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Health January 2013

Dear Pharmacist

Fiber is Fabulous

By Suzy Cohen

Your question about how to incorporate fiber into your life is good because I am aggravated with all these sugary treats and drinks labeled with “added fiber” to imply that they are nutritious. Don’t be fooled.

ps_cohenDear Pharmacist: My doctor asked me to get more fiber in my diet. What are some health benefits and what are good ways to incorporate it into my daily life? I’ve always been a meat and potatoes man. -D.C., Palm Beach, Florida


Answer:
Fiber is fabulous! It’s Step 3 in my Diabetes Without Drugs book because it helps lower cholesterol.

Technically, fiber is a carbohydrate and there is the soluble kind, and the insoluble kind. The insoluble sort is not absorbed into the bloodstream during digestion. Isn’t it odd that something which can’t be absorbed during digestion still has beneficial effects?

Welcome to the wacky world of health where strange is the new normal!

As I said, there are two different types of fiber, soluble and insoluble, both of which exist in the same food. It’s a little confusing but generally speaking, good sources of soluble fiber include bran, oatmeal, and fruits and vegetables. These slow down digestion, and that my friend, slows down the release of blood sugar. This stabilizes your appetite by quelling blood sugar spikes. Fiber may reduce your risk for complications of type 2 diabetes, because your body isn’t forced to pump out truckloads of insulin since it’s not facing roller-coaster high blood sugar swings.

Fiber has been scientifically shown to lower LDL cholesterol, without adversely affecting HDL cholesterol. This gives you an excellent advantage at reducing risk of heart disease. Think of it this way — it helps scrub your arteries clean. That’s not the only area it scrubs clean.

Not to be graphic but insoluble fiber, also called “cellulose” will scrub your colon clean. It will literally push waste material through the intestine making it useful for constipation. Be aware that fiber will drive out your medication faster too, so separate administration of fiber from oral medications. If you’re constipated, drink lots of water, consider aloe vera and eat vegetables, soybeans, legumes, apples, oatmeal and of course prunes.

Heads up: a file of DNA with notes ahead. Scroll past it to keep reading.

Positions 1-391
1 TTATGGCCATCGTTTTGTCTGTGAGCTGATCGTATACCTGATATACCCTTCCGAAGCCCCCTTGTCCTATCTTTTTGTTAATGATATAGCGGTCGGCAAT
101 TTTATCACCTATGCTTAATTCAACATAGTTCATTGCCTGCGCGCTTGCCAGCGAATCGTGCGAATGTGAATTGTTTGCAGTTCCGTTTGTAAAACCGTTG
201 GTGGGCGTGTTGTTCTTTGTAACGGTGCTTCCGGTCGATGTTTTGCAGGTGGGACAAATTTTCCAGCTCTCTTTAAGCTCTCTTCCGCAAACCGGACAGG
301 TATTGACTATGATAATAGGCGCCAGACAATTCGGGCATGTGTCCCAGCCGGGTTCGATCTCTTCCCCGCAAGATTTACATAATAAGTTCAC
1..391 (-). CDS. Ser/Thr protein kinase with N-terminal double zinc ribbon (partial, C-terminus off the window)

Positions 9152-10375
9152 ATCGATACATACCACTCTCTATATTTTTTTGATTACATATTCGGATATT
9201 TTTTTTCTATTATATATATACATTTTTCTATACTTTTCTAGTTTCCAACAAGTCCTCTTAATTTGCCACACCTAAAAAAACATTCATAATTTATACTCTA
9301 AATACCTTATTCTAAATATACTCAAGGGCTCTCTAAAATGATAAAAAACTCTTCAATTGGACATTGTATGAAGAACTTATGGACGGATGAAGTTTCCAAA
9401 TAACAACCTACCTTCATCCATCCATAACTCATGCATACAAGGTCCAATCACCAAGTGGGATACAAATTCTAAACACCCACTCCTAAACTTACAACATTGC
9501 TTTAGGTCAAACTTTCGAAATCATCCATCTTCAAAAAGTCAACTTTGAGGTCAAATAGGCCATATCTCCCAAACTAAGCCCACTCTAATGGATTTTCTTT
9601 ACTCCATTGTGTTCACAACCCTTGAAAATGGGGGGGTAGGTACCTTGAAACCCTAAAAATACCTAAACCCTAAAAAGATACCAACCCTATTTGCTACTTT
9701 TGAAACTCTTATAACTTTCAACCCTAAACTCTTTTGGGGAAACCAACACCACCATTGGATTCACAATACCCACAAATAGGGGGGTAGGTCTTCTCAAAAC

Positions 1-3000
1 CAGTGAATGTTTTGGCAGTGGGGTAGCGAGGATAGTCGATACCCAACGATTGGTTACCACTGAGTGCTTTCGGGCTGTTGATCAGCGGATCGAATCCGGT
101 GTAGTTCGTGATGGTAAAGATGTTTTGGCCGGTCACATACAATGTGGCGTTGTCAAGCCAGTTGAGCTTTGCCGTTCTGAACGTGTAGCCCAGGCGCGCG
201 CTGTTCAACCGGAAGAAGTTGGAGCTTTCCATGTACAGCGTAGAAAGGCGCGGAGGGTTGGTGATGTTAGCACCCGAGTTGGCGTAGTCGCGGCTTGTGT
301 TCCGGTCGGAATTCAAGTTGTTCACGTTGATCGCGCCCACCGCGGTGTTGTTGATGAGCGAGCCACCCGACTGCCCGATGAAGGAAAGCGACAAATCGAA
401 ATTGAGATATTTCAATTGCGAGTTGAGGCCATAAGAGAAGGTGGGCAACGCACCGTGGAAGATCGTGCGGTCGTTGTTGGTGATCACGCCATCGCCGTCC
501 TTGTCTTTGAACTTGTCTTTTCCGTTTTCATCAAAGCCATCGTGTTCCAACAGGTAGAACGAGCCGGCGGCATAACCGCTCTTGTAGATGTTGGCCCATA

I’ve seen my share of people spending hundreds of dollars a month on laxatives. No wonder, most Americans don’t even eat half the daily recommended value of fiber! Women should consume approximately 25 grams per day, and men 35 grams.

Your question about how to incorporate fiber into your life is good because I am aggravated with all these sugary treats and drinks labeled with “added fiber” to imply that they are nutritious. Don’t be fooled. The fiber I suggest is found naturally in organic fruits, vegetables, seeds, nuts, and beans. Also, peas, broccoli, prunes, apples, oranges, carrots, berries, legumes and potatoes. Not meat though, sorry.

Switching white bread for whole grain (not whole wheat) will up your fiber intake, and this is fine assuming you’re not gluten sensitive, or on the Paleo or Phase One diet, or sensitive to grains. Dietary supplements offer a fiber advantage because they’re easy, but be careful you don’t end up a pill-junkie. Pysllium husk supplements are sold at pharmacies and natural health food stores nationwide.

 

A licensed pharmacist for over 22 years, Suzy Cohen shares the pros and cons of medication use as well as natural substitutions for most any of your health concerns. Visit Suzy’s website at www.dearpharmacist.com.

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